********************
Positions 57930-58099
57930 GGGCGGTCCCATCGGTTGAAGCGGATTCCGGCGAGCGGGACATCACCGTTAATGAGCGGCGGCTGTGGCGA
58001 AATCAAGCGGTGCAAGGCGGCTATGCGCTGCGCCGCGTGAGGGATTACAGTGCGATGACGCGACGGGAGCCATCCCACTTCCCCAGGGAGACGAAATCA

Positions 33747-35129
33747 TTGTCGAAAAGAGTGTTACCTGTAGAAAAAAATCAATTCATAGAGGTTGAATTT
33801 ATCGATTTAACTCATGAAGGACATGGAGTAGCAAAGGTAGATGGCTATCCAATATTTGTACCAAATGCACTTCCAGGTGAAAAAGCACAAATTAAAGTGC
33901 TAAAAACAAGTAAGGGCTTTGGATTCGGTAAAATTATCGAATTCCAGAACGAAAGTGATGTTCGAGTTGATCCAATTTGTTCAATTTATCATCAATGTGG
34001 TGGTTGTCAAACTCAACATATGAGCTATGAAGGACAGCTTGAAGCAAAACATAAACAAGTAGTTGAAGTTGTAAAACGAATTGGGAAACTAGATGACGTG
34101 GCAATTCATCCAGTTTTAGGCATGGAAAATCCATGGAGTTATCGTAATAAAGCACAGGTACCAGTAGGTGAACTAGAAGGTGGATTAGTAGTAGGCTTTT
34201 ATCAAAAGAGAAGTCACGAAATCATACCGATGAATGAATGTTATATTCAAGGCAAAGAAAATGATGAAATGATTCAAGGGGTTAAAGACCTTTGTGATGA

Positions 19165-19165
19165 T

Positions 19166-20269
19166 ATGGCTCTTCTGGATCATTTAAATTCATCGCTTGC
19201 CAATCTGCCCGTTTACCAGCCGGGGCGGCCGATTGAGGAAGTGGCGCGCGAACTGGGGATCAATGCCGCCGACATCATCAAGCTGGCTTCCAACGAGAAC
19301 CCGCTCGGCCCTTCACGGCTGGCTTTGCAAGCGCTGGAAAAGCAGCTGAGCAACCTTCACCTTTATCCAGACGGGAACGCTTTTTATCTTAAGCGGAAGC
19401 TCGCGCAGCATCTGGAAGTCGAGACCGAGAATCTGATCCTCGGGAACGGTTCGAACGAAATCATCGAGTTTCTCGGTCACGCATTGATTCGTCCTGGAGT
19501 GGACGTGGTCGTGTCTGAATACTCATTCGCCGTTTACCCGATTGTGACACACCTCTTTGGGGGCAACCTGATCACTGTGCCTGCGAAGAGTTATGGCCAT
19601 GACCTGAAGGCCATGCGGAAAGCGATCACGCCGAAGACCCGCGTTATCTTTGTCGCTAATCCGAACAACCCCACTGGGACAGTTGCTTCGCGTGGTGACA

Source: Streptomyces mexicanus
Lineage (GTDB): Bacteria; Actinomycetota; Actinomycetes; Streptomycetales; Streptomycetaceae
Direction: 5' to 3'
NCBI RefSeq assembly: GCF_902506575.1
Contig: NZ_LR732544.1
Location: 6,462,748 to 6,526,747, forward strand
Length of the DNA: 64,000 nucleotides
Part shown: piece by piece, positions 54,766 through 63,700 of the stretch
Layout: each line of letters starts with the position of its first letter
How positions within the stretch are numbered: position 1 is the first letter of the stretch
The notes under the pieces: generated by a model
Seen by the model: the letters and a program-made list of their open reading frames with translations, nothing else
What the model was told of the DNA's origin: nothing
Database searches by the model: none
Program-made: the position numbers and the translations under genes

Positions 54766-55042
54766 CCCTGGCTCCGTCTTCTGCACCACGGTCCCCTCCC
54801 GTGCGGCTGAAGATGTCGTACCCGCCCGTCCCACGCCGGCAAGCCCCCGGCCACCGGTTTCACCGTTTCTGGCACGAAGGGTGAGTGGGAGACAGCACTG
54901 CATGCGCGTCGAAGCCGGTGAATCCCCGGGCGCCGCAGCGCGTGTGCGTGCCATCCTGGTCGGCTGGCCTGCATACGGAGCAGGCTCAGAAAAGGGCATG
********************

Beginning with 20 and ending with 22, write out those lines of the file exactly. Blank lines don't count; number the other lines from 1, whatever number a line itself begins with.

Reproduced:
Source: Streptomyces mexicanus
Lineage (GTDB): Bacteria; Actinomycetota; Actinomycetes; Streptomycetales; Streptomycetaceae
Direction: 5' to 3'